Growing-up on the Santa Fe: Riding the Chiefs and Business Cars
by Patrick Henry
My father worked for the Santa Fe Railroad for 41 years in operations and as an executive. My life growing up was all about trains and riding the beautiful stainless steel Santa Fe Streamliners.
My favorite Santa Fe passenger train was not the Super Chief but a little passenger train called the Lubbock Streamliner that ran from Amarillo Texas to Lubbock, Texas, a trip just a little over a hundred fifty miles. The train consisted of a beautiful E-9 locomotive, baggage car, chair car and a Pullman sleeper with roomettes, berths, and double bedrooms. The train would connect with the San Francisco Chief in Amarillo and the sleeper from Chicago would be switched off and added to the Lubbock Streamliner. The reason this train meant so much to me was over the years I got to know the crew and when we came down from Chicago to Lubbock to see my grandparents they always invited me to ride the engine with them. I would climb up into the cab and they would have a little lunch for me and off we would go for the 2-½ hour trip to Lubbock. The engineer, Mr. Ellington, would always assign me a job such as blowing the whistle or calling our signals. The train made about six stops and at each station people would be there on the platform to wave to us as we pulled in. It was such a wonderful trip riding the engine and having a homemade sandwich that the Mr.Ellington’s wife had prepared for us.
My other favorite trip was riding the Santa Fe Super Chief from Chicago to Los Angeles and sitting in the dome car while going over Raton Pass and Cajon Pass. The food was prepared by Fred Harvey’s dining service and was always amazing. I can remember going to sleep in the upper bunk of my parents bedroom and listening to the sound of the whistle in the night. I was also amazed at the speed we traveled between Dodge City and La Junta sometimes hitting close to 100 mph. I also had the pleasure of riding the San Francisco Chief, Texas Chief, Grand Canyon, and the Chief when I was growing-up.
As much as I loved the passenger trains and riding in the dome or having Santa Fe’s famous French Toast in the diner, nothing was ever greater than riding on my dad’s business cars. The view from the back platform was beautiful and to sit and ride for days on a business car was spectacular. I loved the chefs and they seem to always become part of family to me on the business cars. I remember when my dad’s chef died when we were in Amarillo and that I cried for days. He was like a grandfather figure to me.
I can remember my father going on inspection trips on the back of local freight trains. The ride would be rough but it was so nice to see new towns and to overnight on a siding in little places such as Clinton, Oklahoma or Pampa, Texas. One of my fondest business car trips was from Dallas, Texas to El Paso, Texas on five different passenger trains over a three day period. We went from Dallas to Ft. Worth on one train, Ft. Worth to Brownwood on another train, Brownwood to Clovis, NM on the California Special, then to Belen on the San Francisco Chief and finally on the El Paso passenger train from Belen. My dad always let me sit on the step box and ride outside on the platform as long as the track was smooth and I would spend hours out there until they called me to lunch or dinner. Dining on my dad’s business car usually meant big rib eye steaks, potatoes, fresh baked bread and vegetables. The desserts were out of this world from homemade apple pie a la mode to strawberry shortcake.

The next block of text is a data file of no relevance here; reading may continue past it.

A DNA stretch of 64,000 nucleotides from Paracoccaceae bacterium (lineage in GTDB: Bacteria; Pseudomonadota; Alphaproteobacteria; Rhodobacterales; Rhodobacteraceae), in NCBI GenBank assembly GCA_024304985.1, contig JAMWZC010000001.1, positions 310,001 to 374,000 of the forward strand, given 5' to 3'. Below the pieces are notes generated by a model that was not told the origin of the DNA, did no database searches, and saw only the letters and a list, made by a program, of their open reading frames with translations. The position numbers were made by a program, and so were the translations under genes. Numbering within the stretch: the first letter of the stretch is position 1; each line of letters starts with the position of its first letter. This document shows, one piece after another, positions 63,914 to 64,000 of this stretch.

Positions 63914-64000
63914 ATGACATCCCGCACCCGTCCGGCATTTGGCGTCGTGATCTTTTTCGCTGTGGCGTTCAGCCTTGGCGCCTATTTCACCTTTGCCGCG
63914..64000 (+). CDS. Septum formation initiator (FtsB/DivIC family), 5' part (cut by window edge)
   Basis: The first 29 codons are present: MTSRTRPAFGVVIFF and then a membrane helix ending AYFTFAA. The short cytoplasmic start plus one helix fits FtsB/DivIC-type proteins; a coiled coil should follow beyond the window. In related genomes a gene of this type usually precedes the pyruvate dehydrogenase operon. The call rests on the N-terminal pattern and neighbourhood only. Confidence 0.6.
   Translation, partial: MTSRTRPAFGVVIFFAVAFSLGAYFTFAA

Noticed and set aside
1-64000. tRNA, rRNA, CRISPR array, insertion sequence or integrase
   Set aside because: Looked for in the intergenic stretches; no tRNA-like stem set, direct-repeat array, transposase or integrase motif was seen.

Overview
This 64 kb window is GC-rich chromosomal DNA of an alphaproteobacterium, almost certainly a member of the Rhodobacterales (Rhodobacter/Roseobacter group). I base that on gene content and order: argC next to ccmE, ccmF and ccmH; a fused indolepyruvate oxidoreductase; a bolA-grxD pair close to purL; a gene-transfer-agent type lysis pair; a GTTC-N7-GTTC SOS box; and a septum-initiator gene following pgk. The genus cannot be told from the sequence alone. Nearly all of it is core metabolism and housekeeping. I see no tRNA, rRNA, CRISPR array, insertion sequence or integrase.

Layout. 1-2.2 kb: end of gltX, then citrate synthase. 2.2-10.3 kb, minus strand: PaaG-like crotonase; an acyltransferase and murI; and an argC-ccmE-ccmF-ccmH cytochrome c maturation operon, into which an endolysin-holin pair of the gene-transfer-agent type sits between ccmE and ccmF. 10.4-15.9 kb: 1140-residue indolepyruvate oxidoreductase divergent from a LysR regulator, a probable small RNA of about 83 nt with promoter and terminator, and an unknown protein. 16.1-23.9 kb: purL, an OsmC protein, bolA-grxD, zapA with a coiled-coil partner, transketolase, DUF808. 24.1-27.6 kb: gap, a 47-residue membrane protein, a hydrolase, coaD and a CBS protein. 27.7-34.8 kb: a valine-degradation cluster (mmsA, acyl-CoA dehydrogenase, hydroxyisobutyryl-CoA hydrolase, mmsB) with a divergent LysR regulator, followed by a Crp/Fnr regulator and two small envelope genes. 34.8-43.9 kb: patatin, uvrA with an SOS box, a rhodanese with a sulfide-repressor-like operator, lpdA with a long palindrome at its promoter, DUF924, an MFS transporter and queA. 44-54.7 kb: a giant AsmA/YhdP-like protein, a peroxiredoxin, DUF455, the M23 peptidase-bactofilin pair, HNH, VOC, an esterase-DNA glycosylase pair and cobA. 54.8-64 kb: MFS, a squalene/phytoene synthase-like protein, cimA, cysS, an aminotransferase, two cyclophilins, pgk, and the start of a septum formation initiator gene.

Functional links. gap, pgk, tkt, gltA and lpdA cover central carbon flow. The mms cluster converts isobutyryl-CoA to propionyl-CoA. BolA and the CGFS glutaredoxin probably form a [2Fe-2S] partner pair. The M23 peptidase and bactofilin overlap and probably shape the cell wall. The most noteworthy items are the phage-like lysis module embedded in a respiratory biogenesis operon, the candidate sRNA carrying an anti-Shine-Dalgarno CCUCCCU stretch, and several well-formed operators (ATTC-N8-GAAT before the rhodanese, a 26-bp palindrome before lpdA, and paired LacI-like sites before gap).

Today I am blessed to own two private train cars and use them for business and entertaining. I named them after my mom and dad and travel about 20,000 miles a year on them. I invite you to stop and say hello if you ever see us on the back of Amtrak or stopped in a station.
About the Author: Patrick Henry is President and CEO of Patrick Henry Creative Promotions, located in Houston, Texas, and owns the private railcars "Warren R. Henry" and "Evelyn Henry."
Classic Streamliners - TRAINCYCLOPEDIA
The San Francisco Chief at Amarillo, Texas, circa 1955.
["San Francisco Chief" at Amarillo, Texas], Photograph, ca. 1955; (http://texashistory.unt.edu/ark:/67531/metapth28745/ : accessed May 30, 2016), University of North Texas Libraries, The Portal to Texas History, http://texashistory.unt.edu; crediting Museum of the American Railroad, Dallas, Texas.
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Text: wikipedia.org. Images: Public Domain; http://www.commons.wikimedia.org (unless otherwise specified) and 17 U.S. Code § 107 fair use. References: Lewis, Robert G. The Handbook of American Railroads. New York: Simmons-Boardman Publishing Corporation, 1951, 2nd Edition 1956. Site Map Contact webmaster HERE.